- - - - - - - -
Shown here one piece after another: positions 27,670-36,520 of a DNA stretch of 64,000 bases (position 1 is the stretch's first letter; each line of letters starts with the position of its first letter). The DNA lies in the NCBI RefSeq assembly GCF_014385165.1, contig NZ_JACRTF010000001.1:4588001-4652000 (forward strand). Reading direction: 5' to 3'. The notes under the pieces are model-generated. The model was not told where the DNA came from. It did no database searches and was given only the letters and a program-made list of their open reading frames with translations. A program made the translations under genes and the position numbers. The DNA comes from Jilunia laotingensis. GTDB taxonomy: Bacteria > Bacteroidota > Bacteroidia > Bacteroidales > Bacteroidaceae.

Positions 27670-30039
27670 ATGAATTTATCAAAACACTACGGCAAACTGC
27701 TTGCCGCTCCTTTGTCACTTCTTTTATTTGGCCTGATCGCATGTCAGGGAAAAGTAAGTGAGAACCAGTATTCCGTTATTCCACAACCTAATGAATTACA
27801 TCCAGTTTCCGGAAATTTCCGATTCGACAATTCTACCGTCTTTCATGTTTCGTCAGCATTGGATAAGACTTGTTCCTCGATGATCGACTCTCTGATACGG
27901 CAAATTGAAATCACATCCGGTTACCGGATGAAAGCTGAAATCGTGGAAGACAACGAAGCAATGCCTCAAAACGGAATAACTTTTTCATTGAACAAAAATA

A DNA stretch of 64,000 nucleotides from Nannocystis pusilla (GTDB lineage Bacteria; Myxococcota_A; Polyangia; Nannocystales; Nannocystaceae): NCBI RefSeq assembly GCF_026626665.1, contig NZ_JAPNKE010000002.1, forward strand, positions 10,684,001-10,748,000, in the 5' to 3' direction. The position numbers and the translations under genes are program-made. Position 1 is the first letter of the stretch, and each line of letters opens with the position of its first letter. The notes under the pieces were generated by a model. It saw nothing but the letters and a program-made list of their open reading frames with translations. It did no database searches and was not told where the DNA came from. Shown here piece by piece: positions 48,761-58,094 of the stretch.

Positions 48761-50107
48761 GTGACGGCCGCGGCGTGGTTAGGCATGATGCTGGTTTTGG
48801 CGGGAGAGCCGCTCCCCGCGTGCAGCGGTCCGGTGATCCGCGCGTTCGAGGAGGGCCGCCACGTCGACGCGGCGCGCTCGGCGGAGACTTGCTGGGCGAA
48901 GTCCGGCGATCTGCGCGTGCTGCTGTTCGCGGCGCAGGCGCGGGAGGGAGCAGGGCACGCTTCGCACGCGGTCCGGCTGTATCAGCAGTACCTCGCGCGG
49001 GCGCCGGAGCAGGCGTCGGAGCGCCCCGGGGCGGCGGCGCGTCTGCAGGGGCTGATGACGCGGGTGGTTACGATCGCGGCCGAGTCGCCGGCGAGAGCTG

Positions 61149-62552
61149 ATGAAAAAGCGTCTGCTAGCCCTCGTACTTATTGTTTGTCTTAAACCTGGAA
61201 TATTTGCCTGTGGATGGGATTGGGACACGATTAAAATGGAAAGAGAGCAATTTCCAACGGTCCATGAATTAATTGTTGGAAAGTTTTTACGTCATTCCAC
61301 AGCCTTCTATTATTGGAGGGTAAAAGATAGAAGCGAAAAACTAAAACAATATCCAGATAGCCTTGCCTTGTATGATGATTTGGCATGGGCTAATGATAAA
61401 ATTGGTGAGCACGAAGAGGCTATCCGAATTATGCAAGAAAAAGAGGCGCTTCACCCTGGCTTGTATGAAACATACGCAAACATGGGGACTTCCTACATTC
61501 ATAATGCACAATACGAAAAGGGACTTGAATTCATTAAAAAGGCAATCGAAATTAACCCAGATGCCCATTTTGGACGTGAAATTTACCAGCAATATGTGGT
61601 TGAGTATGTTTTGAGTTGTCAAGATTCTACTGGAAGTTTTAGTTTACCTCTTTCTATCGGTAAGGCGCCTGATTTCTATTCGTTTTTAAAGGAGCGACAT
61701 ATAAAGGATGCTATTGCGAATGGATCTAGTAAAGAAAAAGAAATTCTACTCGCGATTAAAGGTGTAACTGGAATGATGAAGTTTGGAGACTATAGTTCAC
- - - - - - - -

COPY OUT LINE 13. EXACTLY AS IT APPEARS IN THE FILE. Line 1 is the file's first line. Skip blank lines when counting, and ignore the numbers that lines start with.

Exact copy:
Positions 61149-62552